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February 9, 2012     The Adams County Record
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February 9, 2012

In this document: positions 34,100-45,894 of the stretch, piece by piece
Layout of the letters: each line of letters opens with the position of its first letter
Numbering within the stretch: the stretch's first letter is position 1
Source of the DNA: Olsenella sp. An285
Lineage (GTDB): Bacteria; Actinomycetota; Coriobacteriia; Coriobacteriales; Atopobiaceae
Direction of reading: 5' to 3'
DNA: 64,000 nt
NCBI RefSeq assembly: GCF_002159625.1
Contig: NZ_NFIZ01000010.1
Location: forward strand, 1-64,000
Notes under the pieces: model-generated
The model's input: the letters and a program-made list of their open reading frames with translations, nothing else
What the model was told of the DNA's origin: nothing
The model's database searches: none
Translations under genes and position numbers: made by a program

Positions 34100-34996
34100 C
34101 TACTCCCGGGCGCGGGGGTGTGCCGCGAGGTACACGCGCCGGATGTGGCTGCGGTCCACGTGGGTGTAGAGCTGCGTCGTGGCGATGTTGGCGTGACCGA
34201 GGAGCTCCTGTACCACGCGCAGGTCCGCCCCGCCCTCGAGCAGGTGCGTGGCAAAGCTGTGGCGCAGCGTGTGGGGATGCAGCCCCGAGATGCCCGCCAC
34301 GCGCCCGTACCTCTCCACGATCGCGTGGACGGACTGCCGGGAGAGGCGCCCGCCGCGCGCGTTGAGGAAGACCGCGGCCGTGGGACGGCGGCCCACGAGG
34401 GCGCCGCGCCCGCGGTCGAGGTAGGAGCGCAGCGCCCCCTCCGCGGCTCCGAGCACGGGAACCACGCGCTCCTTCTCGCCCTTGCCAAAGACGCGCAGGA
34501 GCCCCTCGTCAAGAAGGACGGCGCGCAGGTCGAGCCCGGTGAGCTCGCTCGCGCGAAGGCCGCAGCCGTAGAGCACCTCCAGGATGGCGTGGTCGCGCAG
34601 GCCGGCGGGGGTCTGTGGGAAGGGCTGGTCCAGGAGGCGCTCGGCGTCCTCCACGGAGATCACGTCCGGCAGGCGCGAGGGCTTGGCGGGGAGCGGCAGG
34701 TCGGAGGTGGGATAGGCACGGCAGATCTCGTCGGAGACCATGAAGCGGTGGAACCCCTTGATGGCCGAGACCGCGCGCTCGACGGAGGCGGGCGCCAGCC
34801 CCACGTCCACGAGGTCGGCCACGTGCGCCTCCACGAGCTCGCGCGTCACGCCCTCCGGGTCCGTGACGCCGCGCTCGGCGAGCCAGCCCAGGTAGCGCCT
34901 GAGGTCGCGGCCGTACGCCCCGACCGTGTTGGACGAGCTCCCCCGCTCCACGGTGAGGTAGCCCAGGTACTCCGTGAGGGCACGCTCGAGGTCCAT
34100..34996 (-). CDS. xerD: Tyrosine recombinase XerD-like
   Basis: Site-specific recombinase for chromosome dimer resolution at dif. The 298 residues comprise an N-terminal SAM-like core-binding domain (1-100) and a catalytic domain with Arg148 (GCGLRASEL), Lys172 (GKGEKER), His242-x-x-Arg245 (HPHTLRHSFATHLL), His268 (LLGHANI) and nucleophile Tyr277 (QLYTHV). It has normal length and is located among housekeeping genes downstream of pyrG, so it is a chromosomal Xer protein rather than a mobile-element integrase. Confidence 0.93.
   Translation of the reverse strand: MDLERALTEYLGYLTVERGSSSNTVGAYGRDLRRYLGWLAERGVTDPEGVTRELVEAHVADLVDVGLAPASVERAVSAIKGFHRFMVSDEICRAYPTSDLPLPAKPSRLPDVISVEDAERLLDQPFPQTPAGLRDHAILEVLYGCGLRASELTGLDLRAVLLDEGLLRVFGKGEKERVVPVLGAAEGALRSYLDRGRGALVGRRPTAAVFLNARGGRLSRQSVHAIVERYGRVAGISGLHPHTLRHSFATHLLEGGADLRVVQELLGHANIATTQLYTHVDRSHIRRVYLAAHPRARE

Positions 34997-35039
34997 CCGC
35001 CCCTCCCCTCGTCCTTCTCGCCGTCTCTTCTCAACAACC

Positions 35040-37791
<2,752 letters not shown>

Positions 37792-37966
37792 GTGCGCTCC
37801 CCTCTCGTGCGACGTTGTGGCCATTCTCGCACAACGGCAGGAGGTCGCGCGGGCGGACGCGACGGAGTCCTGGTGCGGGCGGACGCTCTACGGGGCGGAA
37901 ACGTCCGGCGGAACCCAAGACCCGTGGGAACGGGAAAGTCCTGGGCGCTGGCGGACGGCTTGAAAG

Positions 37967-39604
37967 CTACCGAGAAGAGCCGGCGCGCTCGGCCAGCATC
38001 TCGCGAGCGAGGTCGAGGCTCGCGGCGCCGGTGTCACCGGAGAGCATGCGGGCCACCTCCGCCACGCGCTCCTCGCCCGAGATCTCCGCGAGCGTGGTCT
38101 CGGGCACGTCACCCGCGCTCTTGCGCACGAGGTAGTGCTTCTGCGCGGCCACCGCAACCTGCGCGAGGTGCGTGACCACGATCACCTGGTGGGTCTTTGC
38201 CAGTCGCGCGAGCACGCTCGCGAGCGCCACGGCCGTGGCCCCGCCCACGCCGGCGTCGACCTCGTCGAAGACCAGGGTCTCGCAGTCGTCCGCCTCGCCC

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The Adams (2ounty Record Garden Comer Wednesday, February 8, 2012 by Myrna Weikal mweikal@mtecom, net 355-5829 t Page 9 Lest you think there is nothing for a gardener to do this time of year, I have some stiggestions for your idle time. Enjoy your houseplants, If you had been withholding plant food during December and January you can start feeding again. This regimen allows plants to go into dormancy, with a result of encouraging new growth as the days get longer. Clean away dead leaves and remove sick-looking growth, and/or give the whole plant a haircut if it has become leggy. Save up for spring and summer planting. Recycle yogurt cups for seedlings; save waxed cartons to help you grow upright, pale green celery; collect egg shells for calcium- hungry plants, such as tomatoes; save milk jugs to use as bug traps on your fruit trees (recipe for the solution to follow in a future column). Prune fruit trees in Nutrition & You Over the next few weeks I'll be discussing a frightening trend in America: Obesity among adults and children. Obesity among adults and children in America is at epidemic propor- tions. Obesity is defined as a person whose weight is 20% or more above normal; or whose body mass index (BMI) is 30 or above. A person who is 5' 9" and weighs 169 to 202 pounds is overweight; a person of the same height and weighs 203 pounds or more is obe,~e. Adult obesity statis- tics for 2011 reported by the National Council of Health and Fitness show that 12 States have obe- sity levels above 30%; 20 years ago no State had obesity levels over February - March. Don't forget what I told you about cleaning up all the pruning debris. Get some exercise now so that you don't throw your back out the first time you try to turn a shovel-full of dirt. A little weight training in winter will go a long way towards keeping you in fine gardening fettle all summer. There is nothing more discouraging than to eagerly await spring's fine gardening weather only to wreck your back the first day outdoors. At Christmastime Stan and I were looking for some new houseplants to put in the gorgeous plant stand he made for me on his forge. The plant selection at the hardware store was a sorry lot, having been exposed to uneven temperatures and over- or under-watering for months, but we found a couple for the plant stand, plus I rescued a couple others out of pity. 15%, today, 38 States have obesity levels over 25%. Idaho's obesity rate is 25.7%. Childhood obesi- ty statistics are even more alarming. The Robert Wood Johnson Foundation's (RWJF) publication "F as in Fat: How Obesity Threatens America's Future 2011" sites a survey "2007 National Survey of Children's Health" that reports obesity rates in children aged 10 to 17 years ranged from 9.6% (Oregon) to 21.9% (Mississippi). Idaho's child obesity rate was between 10 and 15%. The trend in child- hood obesity has only increased since 2007. Children are currently being treated for the same chronic diseas- They are all beginning to show signs of recovery from neglect, I'm pleased to say, but not because I have been following the label directions. Most of the tags said to water 1 2 times a week. Whose stupid idea was that? That would drown them for sure! There are very few houseplants that want to stay wet all the time, and in my house there's only one that meets that description, and that is the new African violet, which likes DAMP (not wringing wet) soil. I have pretty good success with houseplants following the rule of thumb - or I should say index finger. Push your index finger into the soil down to the middle knuckle. If the soil touching the tip of the finger is dry, then it's time to water the plant all the way around the stem and sufficiently so that you see water come out the bottom into the catch- tray. It is okay to leave a es that plague obese adults. Obesity is a serious medical issue. A per- son who is obese is at great risk of developing chronic (and mostly pre- ventable) diseases such as Type 2 Diabetes or heart and circulatory disease. Obesity also affects the respiratory system, joints, sexual function, blood pres- sure, cholesterol levels and basically every sys- tem of our bodies. Obesity also threat- ens America's finan- cial, national and pub- lic security. George Voinovich of the Chillicothe Gazette, reports, "The Centers for Disease Control and Prevention estimate that annual spending related to overweight and obese plant standing in a little water, but it should be absorbed within a day or you've given it too much. The only other care a houseplant gets here is to get hosed off in the shower once or twice a year to wash the dust off the leaves. Think "benign neglect". At long last I can report that the Midvale School/ Community Partners greenhouse project will soon be underway! The greenhouse, built by Tuff Greenhouses out of Salt Lake City, was delivered to the school last week. I am so excited and eager to see it all come together, but we will need to wait for the thaw to do the site preparation. Mr. Ledington, Ag teacher, is heading up the project for Midvale School. The funds which made the project possible came from a grant from Northwest Farm Credit Services, and Midvale Community Partners. by Linda Taylor, Nutritionist, ACHC Americans is more than $264 billion, exceed- ing what we spend on tobacco-related illnesses each year." "F as in Fat" reports that one third of Americans aged 17 to 24 are too fat to join the military; studies also suggest that over 1.1 million incoming and current firefighters are overweight and one third are obese. The good news is that each person has the tools and ability to end this epidemic. The one thing each of us has control of is what we feed ourselves. Through education and lifestyle changes the obesity trends can be stopped. The next installment of "Obesity" will discuss some of the reasons for this frightening trend. Nominations Planning by Tony Tooke--Director, Ecosystem Management Coordination Applications to serve on a newly-formed advisory committee to guide management of our national forests and grasslands are now available. Members selected to serve on the National Advisory Committee for Implementation of the National Forest System. Land Management Planning Rule will advise and give recommendations to the Secretary of Agriculture and the Chief of the U.S. Forest Service. The 45-day nomination period closes Feb. 21, 2012. Additional details on the committee and the application form are available at the U.S Forest Service website or by calling 202-205-0830. Further information is also available in the Federal Register Notice calling for nominations. Note that the nomination period has since been extended to Feb. 21, 2012.) The committee will be comprised of up to 21 members with diverse backgrounds, who represent the full range of public interests three categories of interests: Up to seven members who represent one or more of the following: Represent the affected public at-large; Hold State-elected office (or designee); Hold county or local elected office; Represent American Indian Tribes; Represent Youth. Up to seven members who represent one or more of the following: National, regional, or local environmental organizations; Conservation organizations or watershed associations; Dispersed recreation interests; Archaeological or historical interests; Scientific Community. Up to seven members who represent one or more of the following: Timber Industry; Grazing or other land use permit holders or other private forest landowners; Energy and mineral development; Commercial or recreational hunting and fishing interests; Developed outdoor recreation, off-highway vehicle users, or commercial recreation interests. The committee will provide advice and recommendations on issues such as planning rule directives for implementation, best practices, effective monitoring practices and ongoing collaboration efforts. The announcement of in management of this committee builds the National Forest on the Agency's efforts System lands and who to develop a new Land represent geographicallyManagement Planning diverse locations and Rule for the National communities, within Forest System. each of the following Cambridge Senior Chatter Ij by Janice Cawyer 257-3358 We had about 75 people come out for our taco feed on Friday evening, and I think everyone had a good time. We even had a few tables of pinochle going on in the back room while the Jammers played and others danced. I would like to thank our volunteers who also helped move furniture and chop food and clean up. They are, in no particular order: Charlie Caruso, Dave Craig, Bonnie Reinke, Gary and Lorraine Bonzelet, Lola Ader, Shirley Atteberry, Jack and Elsie Coburn, Beth Bramble and Ed Hargis. Thanks guys, we couldn't have done it without you. Have you gone outside at night lately? It's like a whole different world with the snow on the ground and the moonlight reflecting back into the atmosphere. When I was coming home from work on Saturday night, as I turned from Stagecoach road onto Dixie creek, the view of the valley was spectacular. Cuddy Mountain seemed so much larger and higher than usual; the lights of Cambridge were nestled at its base and there was so much light being reflected back from the snow, the sky was blue. The snow on the roadside sparkled as ff it were scattered with diamonds in the light of my car's headlamps. I was so in awe of the view, I just stopped my car and spent a few moments just taking it all in. These are the moments that just nearly take my breath away; moments when I'm so thankful to be alive on this earth and privileged to be a witness to its glory. I don't really have a lot to say today, so rather than take up any more (paper) space; I think I will call it a day. I hope you can find some time to get outside and enjoy the sights of our community in the evening; it's a totally different perspective. 15th AnnualBullSale Vale, Oregon Selling over 200 head of Black Angus and Hereford Bulls! All bulls tested BVD PI Negative Free feed until May 1st For more information call Deanne at 541-473-2108 9 The Lower Weiser be the regulating River Cooperative Weed authority, when does it Management Area and go into effect, and most Washington County important who will it Weed will host an affect? Terminology applicator seminar on such as Notice of Intent, Thursday, February 16, Pesticide General Permit 2012. Class will begin and the Clean Water at 6:00 p.m. and will Act will be covered. conclude at 9:15 p.m. This seminar will help The program for the applicators determine evening will be NPDES if the new NPDES permits. Items of regulations will affect the discussion will include way they do business. how this requirement This information is came to be, who will extremely important Add an Integrated DSL Wireless Router startin9 at t to anyone who makes pesticide applications. Light refreshments will be served. Three ISDA recertiflcation credits will be offered for licensed Idaho applicators. The seminar will be held at the Washington County Weed Department, 1118 E. Court Street, Weiser, Idaho. Class size is limited so please RSVP to the Weed Department at 414-1950. Call or stop by today for more details 257-3314